A Manifesto for Ditching Boring White Skincare

Boring White Skincare

This article on ditching your boring white skincare was first published in the HuffPost by Formula Botanica’s Director Lorraine Dallmeier. We’ve republished it here for you.


Virtually all of the mainstream creams and lotions you can buy are white in colour. The shelves of your local shops are packed full of white skincare. Let’s face it – most people would be stunned if the creams they’d been purchasing for years suddenly turned green, pink or yellow.

The only way lotions and creams achieve the bland whiteness to which we are accustomed is by making sure that your skincare formulations mainly contain water, translucent ingredients or ingredients that have been stripped of their native colour. You might think that your face cream is a luxuriously nourishing treatment for your skin, but you’ve actually just paid £50 for a jar of ingredients that have had much of their goodness removed.

Stripping Away Native Botanical Colour

Many botanical oils are refined, deodorised and bleached by the mainstream cosmetic industry in order to make sure that your cream looks as white as snow. This process removes some of the most interesting chemical compounds for our skin – the same compounds that provide the natural colour to many plants: carotenoids, xanthophylls and anthocyanins.

Helen Dao from Be Fraiche Skincare, a natural indie brand in Australia, thinks the desire to achieve a long shelf life is one of the key drivers in the mainstream industry. She says: “The beauty industry creates white skincare to keep the costs down. Cosmetic chemists opt for refined ingredients such as mineral oil, because there’s a need to create stable cream that last for years on the shelf.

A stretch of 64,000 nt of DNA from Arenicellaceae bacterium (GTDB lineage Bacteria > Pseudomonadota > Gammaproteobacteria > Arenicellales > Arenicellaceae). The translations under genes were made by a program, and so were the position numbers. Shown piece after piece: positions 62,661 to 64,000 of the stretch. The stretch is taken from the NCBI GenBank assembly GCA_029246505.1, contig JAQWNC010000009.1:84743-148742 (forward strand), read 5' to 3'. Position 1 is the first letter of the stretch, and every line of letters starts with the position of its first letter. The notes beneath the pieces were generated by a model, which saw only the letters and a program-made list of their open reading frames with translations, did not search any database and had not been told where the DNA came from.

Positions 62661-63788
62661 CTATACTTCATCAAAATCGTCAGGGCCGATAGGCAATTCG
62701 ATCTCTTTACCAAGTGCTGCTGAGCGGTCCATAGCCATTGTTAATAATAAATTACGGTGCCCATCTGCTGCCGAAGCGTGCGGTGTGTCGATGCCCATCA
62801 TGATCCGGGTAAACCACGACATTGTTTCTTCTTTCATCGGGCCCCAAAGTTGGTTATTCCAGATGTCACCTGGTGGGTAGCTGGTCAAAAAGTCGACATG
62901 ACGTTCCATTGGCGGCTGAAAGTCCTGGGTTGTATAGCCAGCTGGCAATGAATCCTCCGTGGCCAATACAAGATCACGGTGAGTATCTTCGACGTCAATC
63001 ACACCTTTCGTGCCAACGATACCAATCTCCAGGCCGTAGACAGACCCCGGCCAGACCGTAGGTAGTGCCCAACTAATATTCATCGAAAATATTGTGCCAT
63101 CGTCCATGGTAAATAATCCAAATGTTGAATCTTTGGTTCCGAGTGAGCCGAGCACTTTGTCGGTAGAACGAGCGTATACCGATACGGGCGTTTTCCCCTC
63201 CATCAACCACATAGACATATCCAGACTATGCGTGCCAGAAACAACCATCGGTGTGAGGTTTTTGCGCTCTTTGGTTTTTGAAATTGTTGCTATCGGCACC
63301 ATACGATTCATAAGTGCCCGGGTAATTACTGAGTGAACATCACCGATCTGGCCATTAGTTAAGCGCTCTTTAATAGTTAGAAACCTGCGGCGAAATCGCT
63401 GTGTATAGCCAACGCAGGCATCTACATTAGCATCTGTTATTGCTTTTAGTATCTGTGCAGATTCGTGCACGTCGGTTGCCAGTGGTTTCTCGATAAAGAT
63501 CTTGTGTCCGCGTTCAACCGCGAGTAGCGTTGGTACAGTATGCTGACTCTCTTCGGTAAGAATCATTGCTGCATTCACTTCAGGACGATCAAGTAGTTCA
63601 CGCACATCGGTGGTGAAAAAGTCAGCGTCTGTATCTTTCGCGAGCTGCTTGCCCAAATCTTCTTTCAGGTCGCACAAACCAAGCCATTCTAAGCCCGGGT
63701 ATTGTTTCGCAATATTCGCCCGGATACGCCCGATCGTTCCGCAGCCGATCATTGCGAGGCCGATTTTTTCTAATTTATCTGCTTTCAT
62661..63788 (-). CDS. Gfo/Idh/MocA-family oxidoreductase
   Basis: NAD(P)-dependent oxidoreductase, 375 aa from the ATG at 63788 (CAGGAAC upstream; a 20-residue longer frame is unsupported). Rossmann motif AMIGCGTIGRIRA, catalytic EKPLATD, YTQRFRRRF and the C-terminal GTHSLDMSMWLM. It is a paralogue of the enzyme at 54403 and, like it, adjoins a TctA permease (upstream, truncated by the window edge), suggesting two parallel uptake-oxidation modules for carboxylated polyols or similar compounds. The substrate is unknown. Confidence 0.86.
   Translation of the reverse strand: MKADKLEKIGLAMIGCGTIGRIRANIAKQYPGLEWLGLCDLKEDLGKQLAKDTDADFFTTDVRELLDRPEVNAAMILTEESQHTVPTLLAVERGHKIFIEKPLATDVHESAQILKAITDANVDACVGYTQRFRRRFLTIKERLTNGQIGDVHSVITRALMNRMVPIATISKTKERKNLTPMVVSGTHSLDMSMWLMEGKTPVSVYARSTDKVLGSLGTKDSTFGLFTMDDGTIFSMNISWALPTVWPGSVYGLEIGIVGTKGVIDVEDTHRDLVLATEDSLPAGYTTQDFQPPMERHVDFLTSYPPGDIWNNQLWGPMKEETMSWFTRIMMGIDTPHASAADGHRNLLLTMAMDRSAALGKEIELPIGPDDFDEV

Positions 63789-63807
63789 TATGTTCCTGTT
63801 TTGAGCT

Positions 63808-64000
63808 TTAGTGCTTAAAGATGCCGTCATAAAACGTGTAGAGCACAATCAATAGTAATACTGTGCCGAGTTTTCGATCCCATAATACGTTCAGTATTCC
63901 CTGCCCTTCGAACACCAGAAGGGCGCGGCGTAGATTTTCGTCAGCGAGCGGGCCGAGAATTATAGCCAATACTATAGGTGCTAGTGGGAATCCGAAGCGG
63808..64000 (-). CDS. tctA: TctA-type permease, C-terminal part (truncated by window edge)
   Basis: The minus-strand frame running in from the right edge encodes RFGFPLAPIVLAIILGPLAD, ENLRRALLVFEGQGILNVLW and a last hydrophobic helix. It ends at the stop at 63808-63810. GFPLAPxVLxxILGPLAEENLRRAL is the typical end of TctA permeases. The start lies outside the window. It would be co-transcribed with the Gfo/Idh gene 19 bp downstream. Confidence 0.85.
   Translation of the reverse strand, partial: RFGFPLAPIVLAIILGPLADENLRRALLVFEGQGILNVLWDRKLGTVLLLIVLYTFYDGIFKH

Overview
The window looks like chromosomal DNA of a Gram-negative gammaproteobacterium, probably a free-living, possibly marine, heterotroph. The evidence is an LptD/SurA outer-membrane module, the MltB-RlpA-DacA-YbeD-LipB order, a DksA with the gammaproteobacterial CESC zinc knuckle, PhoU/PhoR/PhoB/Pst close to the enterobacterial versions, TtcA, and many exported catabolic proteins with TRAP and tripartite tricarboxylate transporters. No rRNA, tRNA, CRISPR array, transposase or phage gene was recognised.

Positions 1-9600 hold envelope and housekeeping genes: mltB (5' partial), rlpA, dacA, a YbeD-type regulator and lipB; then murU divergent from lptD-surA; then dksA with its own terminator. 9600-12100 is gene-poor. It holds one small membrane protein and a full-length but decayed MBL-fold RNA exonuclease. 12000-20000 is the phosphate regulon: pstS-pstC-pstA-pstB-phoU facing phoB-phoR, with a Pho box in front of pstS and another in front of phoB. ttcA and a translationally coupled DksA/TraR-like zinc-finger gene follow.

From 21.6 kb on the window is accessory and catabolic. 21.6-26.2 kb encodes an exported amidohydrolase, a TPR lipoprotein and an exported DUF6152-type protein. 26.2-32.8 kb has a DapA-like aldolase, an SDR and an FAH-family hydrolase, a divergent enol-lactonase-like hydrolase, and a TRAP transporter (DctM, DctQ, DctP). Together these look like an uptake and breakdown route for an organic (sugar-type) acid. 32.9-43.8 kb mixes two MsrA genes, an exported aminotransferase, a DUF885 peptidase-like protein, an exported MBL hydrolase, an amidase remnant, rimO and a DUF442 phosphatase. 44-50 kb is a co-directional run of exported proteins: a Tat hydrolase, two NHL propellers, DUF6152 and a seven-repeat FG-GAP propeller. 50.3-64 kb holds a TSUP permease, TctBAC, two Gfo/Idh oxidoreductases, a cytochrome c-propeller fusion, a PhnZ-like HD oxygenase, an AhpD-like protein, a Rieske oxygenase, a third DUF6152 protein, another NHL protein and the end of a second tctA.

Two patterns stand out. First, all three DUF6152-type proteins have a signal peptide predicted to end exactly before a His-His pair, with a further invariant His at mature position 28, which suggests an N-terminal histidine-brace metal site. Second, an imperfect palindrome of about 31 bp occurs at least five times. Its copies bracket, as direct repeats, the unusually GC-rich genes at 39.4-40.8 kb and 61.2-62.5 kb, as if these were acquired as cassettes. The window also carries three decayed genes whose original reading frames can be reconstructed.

After stripping out most of the native colour from botanical ingredients, the beauty industry then uses colourants in teeny tiny quantities to colour your finished formulation. These colourants are often artificial and feature on your ingredient list as “CI” (Colour Index) numbers.

And if all of this didn’t seem crazy enough, consider that it is illegal in some countries to colour your skincare formulations using “non-colour” additives. Certain cosmetics laws such as those in the EU and the USA require you to use only accepted colourants from long lists contained with the regulations – many of which will be synthetic ingredients.

In other words, if you add a colourful botanical ingredient to your formulation with the sole purpose of adding colour, you could actually be breaking the law in some parts of the world.

Mother Nature’s Colourful Palette

The global beauty industry has been shaping consumer expectations for years by conditioning us to choose skincare that contains no colour whatsoever. Shoppers have been led to believe that white creams and lotions are pure and good for their skin. Instead, I want to encourage you to ditch your boring white skincare and embrace native botanical colours in your beauty products.